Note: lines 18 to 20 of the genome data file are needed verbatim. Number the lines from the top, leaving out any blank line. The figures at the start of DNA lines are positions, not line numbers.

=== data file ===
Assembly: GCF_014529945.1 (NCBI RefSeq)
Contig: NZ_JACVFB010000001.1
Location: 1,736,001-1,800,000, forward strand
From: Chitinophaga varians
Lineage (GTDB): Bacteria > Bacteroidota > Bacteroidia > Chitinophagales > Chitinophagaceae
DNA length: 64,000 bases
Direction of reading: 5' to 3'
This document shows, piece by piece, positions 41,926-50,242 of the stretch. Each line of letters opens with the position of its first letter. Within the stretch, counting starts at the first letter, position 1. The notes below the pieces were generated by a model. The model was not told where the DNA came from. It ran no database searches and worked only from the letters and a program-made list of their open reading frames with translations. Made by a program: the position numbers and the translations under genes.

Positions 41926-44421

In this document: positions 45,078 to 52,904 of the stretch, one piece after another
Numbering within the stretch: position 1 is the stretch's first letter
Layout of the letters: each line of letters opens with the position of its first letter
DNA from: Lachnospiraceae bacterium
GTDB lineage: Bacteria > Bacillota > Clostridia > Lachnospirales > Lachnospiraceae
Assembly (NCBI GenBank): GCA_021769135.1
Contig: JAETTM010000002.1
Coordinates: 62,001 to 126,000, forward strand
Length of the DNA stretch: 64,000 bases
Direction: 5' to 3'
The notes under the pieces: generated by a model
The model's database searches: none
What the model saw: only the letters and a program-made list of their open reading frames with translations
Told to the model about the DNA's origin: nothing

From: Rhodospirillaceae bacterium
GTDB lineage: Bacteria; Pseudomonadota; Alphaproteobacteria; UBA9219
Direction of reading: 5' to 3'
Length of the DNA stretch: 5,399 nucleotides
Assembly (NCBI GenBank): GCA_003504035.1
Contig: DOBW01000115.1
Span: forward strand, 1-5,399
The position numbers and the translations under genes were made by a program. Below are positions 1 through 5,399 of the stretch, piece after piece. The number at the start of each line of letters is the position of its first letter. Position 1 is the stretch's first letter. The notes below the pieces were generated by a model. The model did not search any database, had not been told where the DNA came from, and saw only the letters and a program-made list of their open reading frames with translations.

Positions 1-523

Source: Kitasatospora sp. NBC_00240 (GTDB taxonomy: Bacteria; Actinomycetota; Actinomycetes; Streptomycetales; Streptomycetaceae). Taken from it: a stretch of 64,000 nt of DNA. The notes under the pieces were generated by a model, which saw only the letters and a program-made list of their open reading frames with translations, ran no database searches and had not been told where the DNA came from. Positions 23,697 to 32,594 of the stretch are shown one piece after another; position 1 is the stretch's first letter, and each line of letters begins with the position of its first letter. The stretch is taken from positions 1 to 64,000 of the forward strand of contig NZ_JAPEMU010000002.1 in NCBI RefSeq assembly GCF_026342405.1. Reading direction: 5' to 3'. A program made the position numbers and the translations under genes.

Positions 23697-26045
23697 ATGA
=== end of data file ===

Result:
Length of the DNA stretch: 64,000 bases
Direction: 5' to 3'
The notes under the pieces: generated by a model